So this will be very different for us to have this work done with all of those voices. Because Diane is so connected to me and the conversations we have, I know that the preparation will all will be in a way that feels organic. This is not a work that every choir should just say, “We’re going to do this,” and start it from page one and go to the end. There needs to be a lot of conversation. There needs to be a lot of discussion about the process, why the work is written, what are the words mean? How does it connect? Joel has written the work in such a way that if the singers are singing either the last words or the last correspondences of the victims, so therefore some of those words are very charged and some of the ways that he sets the work, the work was really a diary entry.
He never meant it to ever be performed. So there’s some things that are really raw. There’s some things that are sad and there’s some joy from Amadou Diallo who says, “Mom, I’m going to college.” But then there’s some moments of absolute anger and fear. And so to ask choirs to step into that space can be challenging. And so we’re looking forward to collaborating with another choir, but we know that that’s going to be a lot of our process of getting us on the same page emotionally so that we can really allow nothing but the music and those last words to come to the fore and not one’s discomfort because Joel asks a lot of the listener. And then Glory is a call to action. When I first premiered the work, I felt like we needed to not end with I Can’t Breathe, I wanted the audience to feel like, “Okay, what do I do with this? I’ve heard this work. It’s challenged me to think about maybe things differently or feel things that maybe I haven’t felt allowed myself to feel in this top, in this space.”
But I wanted to leave people with, we can work together and make change and Glory ends with, we change the spoken word and it talks about us coming together as one if we really want to make a difference. And there’s no better way than to see black and brown people on that stage together talking about making change for good. And so I’m looking forward to it, but there will be an emotional journey. I’m hoping that possibly I can come out to see the choir beforehand. It will make that week a little easier just so they can already begin that emotional prep. It’s not just musical prep. So if not, that’s what a lot of our time will be, is really, really coming together as one before that performance.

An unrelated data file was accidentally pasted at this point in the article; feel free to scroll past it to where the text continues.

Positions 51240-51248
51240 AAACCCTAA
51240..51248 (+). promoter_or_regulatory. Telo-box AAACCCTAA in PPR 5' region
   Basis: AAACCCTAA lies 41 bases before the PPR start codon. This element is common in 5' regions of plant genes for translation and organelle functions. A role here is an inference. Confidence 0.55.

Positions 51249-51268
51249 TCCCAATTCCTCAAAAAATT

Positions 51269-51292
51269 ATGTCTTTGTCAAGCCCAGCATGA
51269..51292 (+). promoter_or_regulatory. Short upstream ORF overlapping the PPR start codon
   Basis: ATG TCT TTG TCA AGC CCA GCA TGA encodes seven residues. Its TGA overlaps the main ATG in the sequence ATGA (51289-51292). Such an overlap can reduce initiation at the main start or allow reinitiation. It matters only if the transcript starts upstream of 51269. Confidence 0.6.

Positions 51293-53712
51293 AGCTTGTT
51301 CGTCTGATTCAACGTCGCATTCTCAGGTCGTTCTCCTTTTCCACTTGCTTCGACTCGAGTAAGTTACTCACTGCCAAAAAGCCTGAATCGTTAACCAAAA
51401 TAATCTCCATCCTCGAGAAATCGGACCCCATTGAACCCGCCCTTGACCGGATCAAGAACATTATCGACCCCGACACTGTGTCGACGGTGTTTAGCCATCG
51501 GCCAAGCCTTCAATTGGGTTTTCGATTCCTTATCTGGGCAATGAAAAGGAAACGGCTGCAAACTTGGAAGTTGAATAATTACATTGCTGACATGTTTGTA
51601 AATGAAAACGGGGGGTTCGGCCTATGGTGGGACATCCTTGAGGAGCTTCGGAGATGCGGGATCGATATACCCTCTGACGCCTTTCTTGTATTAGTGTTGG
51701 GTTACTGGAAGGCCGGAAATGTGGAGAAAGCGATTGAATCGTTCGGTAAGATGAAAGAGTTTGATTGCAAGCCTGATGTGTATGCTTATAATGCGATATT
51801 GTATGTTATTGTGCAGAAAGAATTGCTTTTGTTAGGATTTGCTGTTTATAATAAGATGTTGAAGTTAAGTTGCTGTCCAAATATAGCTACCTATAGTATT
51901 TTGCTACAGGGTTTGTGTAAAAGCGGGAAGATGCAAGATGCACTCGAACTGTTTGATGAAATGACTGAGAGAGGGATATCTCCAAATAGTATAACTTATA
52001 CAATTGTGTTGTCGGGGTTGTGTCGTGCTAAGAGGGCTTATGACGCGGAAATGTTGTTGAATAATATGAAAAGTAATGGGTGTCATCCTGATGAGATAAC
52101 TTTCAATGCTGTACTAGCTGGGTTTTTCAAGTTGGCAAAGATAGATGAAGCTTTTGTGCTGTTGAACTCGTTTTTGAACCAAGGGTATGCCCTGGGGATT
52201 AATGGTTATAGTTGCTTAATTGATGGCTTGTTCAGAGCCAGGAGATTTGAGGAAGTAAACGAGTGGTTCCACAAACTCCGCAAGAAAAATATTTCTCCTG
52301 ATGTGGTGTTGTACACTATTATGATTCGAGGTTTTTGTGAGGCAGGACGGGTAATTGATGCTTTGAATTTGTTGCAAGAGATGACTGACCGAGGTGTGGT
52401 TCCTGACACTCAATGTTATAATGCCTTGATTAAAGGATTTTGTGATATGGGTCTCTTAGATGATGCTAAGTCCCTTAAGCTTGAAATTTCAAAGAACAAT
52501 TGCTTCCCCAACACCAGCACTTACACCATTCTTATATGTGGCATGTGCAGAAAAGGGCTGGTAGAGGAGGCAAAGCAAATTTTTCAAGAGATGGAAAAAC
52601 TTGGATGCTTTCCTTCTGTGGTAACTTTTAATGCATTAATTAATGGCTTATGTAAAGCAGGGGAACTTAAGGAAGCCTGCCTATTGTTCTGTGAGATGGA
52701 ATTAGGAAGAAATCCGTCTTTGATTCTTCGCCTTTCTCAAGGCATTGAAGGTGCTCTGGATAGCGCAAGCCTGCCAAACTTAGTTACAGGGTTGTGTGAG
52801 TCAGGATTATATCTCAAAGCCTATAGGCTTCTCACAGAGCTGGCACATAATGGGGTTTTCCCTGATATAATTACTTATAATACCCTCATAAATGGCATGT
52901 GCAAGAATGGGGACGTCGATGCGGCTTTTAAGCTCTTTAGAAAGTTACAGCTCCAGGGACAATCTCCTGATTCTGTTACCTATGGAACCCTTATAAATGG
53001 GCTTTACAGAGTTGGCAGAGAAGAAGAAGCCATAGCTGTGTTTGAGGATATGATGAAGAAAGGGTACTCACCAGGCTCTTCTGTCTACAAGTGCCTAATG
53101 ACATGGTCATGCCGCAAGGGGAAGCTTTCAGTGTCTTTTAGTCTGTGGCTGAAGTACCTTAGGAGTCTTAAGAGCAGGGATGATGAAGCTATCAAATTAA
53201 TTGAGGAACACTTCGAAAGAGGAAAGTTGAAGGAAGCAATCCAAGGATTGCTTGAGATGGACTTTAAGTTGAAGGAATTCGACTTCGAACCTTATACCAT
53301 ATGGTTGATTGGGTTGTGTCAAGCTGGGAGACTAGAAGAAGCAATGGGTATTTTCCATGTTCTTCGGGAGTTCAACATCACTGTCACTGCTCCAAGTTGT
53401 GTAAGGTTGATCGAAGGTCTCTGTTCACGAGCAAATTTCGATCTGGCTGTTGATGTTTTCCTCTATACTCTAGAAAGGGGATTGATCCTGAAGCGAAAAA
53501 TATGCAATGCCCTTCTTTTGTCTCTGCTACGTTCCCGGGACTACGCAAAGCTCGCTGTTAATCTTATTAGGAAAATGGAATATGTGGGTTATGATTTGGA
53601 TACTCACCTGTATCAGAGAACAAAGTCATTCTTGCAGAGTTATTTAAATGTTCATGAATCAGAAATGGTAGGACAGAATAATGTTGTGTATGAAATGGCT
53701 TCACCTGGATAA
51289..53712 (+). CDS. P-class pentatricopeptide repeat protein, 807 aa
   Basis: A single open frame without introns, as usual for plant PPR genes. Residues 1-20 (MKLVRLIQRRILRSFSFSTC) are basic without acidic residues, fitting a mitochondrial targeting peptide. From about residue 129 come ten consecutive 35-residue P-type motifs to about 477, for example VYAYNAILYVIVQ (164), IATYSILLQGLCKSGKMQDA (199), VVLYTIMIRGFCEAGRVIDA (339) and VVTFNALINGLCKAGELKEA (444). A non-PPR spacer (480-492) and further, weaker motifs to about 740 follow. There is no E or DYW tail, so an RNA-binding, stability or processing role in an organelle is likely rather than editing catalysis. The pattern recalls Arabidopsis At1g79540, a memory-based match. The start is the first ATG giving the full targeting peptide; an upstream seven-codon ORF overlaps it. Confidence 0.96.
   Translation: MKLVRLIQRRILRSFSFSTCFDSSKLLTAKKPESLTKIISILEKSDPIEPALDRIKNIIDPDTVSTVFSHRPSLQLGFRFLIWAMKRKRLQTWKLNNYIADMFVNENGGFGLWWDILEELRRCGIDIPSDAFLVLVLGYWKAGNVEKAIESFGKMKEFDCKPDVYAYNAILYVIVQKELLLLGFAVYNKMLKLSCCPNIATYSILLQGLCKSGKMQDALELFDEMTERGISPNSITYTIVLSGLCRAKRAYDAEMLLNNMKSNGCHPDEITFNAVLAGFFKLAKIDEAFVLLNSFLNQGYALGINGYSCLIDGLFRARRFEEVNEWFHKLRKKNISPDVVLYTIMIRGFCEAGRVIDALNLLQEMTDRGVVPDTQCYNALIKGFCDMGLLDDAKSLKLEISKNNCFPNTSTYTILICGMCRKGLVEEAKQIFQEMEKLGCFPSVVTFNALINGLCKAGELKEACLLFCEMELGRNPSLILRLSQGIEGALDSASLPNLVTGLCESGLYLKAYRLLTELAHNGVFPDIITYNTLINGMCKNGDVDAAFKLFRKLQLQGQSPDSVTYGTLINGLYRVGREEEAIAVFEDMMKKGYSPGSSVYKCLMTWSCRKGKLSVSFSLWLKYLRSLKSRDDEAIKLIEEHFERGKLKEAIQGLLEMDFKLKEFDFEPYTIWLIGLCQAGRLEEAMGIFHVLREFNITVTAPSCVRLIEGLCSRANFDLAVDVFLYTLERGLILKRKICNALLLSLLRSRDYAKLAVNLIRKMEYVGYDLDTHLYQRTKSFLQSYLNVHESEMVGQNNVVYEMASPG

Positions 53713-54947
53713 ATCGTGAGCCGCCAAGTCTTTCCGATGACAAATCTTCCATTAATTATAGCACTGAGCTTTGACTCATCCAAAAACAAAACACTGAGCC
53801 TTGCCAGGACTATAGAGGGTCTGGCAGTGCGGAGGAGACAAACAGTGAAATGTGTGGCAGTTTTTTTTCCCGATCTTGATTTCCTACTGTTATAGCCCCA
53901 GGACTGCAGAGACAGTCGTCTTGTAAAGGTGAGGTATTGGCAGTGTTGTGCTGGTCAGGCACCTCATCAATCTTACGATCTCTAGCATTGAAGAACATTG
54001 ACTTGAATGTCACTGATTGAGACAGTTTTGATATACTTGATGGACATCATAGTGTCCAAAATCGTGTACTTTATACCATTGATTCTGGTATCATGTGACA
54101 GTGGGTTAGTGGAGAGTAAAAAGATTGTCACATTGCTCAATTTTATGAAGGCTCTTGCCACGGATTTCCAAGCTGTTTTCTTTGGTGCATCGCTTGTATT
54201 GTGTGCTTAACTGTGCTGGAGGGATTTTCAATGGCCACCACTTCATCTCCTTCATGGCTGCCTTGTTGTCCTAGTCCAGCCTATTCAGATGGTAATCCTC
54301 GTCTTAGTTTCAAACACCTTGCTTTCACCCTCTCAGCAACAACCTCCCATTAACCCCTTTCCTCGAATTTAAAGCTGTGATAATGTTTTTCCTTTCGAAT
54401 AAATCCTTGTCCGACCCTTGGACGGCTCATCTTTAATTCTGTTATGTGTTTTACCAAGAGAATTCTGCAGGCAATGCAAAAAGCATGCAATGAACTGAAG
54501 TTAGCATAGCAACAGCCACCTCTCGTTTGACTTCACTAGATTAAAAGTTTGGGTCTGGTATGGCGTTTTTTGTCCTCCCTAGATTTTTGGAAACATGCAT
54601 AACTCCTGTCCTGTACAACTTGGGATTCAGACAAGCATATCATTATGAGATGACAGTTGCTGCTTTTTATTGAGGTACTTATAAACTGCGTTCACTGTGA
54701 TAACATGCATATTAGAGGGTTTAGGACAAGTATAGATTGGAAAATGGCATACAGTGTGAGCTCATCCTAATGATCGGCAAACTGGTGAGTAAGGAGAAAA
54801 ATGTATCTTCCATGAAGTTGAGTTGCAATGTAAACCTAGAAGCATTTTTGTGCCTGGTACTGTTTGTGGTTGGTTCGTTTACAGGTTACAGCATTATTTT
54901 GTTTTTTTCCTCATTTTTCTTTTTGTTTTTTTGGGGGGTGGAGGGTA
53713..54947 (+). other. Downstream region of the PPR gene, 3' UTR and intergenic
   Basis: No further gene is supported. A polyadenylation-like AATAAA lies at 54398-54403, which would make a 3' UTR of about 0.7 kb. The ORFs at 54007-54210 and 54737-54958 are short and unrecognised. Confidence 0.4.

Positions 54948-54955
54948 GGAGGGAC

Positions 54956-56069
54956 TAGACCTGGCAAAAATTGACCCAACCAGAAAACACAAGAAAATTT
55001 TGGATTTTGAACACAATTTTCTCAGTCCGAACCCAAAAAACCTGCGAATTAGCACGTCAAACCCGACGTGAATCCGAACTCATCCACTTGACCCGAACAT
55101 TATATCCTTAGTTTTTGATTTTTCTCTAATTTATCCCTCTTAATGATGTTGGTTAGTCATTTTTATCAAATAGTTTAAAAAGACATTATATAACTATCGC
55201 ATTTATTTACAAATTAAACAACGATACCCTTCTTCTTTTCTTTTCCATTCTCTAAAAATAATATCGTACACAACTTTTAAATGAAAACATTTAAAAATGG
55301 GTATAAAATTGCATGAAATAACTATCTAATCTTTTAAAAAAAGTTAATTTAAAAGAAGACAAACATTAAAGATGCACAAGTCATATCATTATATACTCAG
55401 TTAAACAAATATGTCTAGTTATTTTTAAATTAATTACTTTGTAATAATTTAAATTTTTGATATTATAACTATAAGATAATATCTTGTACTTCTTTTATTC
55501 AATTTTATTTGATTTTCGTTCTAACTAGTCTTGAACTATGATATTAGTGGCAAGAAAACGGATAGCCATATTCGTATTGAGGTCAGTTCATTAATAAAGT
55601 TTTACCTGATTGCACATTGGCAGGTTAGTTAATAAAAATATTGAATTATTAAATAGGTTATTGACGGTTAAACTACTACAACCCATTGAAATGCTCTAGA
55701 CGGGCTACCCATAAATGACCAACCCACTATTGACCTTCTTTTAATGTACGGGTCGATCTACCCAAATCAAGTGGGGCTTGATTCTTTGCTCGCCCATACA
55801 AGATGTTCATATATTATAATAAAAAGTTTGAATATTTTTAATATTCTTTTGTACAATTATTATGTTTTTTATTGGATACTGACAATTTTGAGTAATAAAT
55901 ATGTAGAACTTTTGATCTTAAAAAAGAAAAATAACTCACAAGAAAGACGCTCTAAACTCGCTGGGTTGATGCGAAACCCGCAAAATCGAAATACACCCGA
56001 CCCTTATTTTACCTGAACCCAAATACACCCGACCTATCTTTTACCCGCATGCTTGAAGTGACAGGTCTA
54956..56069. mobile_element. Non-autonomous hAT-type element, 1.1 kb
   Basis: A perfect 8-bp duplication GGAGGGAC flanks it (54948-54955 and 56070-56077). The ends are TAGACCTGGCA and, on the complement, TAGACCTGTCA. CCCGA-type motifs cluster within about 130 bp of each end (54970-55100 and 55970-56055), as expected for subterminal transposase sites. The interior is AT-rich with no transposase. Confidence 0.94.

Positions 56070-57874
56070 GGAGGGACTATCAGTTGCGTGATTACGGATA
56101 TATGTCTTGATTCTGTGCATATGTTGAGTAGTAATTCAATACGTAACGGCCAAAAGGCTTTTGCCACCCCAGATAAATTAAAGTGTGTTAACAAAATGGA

Alyssa Morar: And I’ve definitely been hearing from our choir that they’re already processing and really working through the emotional response to the works. But I do think you’ve programmed it in a way where it’s really, it’s going to be a journey that ends in a place of hope, it sounds like.
Eugene Rogers: Yes, absolutely. Hope and call to action.
Alyssa Morar: Yes.
Eugene Rogers: Because there’s work to be done that’s can’t come from any group of one group of people. It’s community work, it’s humanitarian work. So I’m looking for that’s…. I love that journey, especially when people come open it. It’s work if people start with a position of being closed, if you’re going to perform it, you can be closed as a listener, but not as a performer, not really communicate the message. And so I’m looking forward to bringing that to the fore, to Oregon. I don’t know if this is an Oregon premiere or not. I don’t know if it’s been done out there or not.
Alyssa Morar: Well, I’ll have to look into that. I don’t know if it having been done out here. So I would not be surprised if it is the Oregon premiere. And I certainly hope that our listeners will come with the openness and really with the desire to go out and get involved and be the change